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Request #77959 Scheduling of PHP-FPM processes in "ondemand"
Submitted: 2019-05-02 09:58 UTC Modified: -
From: mp at webfactory dot de Assigned:
Status: Open Package: FPM related
PHP Version: 7.2.17 OS: Ubuntu 18.04.2 LTS
Private report: No CVE-ID: None
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 [2019-05-02 09:58 UTC] mp at webfactory dot de
Description:
------------
I am using PHP-FPM with the "ondemand" process model, and

pm.max_requests = 500
pm.process_timeout = 120
pm.max_children = 50

(If the exact reasoning why I am using this process model or these numbers matters, let me know and I'll amend the bug description.)

From time to time, my server faces load spikes that can lead to a few dozen PHP-FPM processes running simultaneously. The baseline load is about 2 PHP-FPM reqs/s.

What I have observed is that after the spikes, I have a large number of FPM processes that never go away. I would have expected that some time after handling a load spike, the number of running processes should be very low, around what is needed to work the baseline load.

I think the explanation is that PHP-FPM allocates work to worker processes in a round-robin fashion. Thus, every single running process gets something to do before the 120s timeout is reached. This is supported by the fact that on the status page, the number of requests processed is roughly the same for all children.

I still have no clue why the max_requests does not seem to help. After some time, all the processes should have served the 500 requests an be terminated. Unless a replacement is started immediately (regardless of load), this should make the number of running (but idle) processes return to "a few".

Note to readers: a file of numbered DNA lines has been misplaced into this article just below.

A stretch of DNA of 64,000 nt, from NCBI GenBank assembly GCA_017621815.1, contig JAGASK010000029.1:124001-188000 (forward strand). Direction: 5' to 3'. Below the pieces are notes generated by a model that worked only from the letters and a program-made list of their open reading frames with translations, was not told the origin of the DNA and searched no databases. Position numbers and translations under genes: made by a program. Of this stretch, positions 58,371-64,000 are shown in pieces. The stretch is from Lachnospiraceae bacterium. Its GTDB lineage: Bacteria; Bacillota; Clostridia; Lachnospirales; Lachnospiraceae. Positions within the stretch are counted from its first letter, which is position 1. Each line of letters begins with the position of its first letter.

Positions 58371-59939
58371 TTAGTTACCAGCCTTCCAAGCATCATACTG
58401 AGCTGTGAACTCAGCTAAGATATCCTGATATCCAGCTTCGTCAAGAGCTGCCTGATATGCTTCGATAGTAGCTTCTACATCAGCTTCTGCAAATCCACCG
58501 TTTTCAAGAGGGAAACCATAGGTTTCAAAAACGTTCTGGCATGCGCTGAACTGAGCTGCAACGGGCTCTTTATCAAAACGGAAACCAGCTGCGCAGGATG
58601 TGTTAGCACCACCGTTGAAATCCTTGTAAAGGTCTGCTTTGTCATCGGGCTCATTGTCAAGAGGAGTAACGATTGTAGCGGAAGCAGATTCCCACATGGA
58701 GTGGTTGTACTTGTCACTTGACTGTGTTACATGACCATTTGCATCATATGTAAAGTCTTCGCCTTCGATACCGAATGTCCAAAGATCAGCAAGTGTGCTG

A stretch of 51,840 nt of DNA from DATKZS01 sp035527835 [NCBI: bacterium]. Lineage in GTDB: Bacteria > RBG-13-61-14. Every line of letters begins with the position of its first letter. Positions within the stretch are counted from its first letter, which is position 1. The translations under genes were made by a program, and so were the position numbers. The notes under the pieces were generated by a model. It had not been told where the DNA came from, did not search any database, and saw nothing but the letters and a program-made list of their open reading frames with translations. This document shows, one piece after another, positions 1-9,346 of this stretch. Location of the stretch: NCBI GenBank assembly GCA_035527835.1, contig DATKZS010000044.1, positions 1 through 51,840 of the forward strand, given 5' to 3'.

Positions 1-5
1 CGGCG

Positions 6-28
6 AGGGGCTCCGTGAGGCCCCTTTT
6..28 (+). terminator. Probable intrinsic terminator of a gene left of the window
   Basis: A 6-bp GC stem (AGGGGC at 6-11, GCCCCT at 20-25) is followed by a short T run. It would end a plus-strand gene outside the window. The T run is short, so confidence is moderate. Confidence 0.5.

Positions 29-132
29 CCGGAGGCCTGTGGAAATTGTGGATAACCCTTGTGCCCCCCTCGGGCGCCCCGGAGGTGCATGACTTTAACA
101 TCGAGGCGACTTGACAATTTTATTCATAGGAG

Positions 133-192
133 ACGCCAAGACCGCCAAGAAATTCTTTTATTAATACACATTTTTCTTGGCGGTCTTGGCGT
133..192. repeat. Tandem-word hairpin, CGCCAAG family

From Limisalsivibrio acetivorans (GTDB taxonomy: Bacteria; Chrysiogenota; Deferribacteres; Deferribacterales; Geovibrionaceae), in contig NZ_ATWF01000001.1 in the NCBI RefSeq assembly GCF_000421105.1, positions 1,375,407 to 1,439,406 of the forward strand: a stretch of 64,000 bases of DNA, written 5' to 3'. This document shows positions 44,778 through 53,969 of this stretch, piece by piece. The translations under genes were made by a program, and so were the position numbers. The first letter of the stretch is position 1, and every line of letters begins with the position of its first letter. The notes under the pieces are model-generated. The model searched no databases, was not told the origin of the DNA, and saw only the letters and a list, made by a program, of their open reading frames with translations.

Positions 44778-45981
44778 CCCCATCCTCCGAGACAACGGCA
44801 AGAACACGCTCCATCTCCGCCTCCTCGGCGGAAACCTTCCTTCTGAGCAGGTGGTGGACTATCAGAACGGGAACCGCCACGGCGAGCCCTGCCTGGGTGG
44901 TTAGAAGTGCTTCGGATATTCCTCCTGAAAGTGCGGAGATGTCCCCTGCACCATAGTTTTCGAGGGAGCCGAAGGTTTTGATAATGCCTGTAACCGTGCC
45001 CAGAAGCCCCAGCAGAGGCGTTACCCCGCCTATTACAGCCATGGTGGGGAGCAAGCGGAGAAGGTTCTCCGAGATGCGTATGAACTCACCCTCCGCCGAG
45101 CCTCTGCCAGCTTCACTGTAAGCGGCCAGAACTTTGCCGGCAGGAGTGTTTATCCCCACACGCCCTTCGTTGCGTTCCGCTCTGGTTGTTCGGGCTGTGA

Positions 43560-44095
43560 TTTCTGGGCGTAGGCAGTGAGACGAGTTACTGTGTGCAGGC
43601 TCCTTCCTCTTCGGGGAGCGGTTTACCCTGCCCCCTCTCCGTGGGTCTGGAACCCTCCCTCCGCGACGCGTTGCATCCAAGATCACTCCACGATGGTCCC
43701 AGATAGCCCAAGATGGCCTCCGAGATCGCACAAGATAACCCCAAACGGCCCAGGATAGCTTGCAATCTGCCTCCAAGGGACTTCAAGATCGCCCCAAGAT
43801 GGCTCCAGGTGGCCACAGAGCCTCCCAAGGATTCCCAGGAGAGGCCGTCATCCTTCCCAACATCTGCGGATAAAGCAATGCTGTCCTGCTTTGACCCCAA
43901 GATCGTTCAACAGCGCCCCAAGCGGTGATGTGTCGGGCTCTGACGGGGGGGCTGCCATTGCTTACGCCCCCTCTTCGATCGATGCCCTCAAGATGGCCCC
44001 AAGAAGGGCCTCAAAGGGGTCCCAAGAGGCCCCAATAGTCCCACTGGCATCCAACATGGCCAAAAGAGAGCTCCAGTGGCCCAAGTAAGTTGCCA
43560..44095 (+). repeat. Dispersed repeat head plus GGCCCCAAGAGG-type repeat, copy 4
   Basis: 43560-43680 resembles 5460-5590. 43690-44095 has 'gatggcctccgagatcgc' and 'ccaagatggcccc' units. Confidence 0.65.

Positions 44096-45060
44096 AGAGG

So, my request is:

- Can anybody confirm processes are scheduled round-robin?
- When max_requests is reached, is a replacement process launched immediately, or is it up to the process management model to launch a replacement when it sees fit?
- Would it be possible to change the scheduling model to "use the oldest or youngest idle child" without severely impacting scheduling performance?




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 [2019-05-02 10:15 UTC] mp at webfactory dot de
Regarding replacement processes, the answer lies in fpm_children_bury() (https://github.com/php/php-src/blob/master/sapi/fpm/fpm/fpm_children.c).

Children that exited or have been terminated will be replaced with new ones immediately, unless the process management model is "dynamic" and the the child has been killed due to being idle.
 [2019-05-02 20:00 UTC]
The following pull request has been associated:

Patch Name: FPM: For pm = ondemand, don't respawn processes that reached pm.max_requests
On GitHub:  https://github.com/php/php-src/pull/4101
Patch:      https://github.com/php/php-src/pull/4101.patch
 [2019-05-03 11:07 UTC] mp at webfactory dot de
https://blog.cloudflare.com/the-sad-state-of-linux-socket-balancing/ seems to confirm that the accept() based model of PHP-FPM will distribute load among workers in a round-robin fashion. 

So, the pm.max_idle_timeout seems to be a very ineffective way of terminating processes, at least as long there average time between two requests is smaller than the timeout / number_of_workers.
 
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Last updated: Thu Sep 19 10:01:26 2019 UTC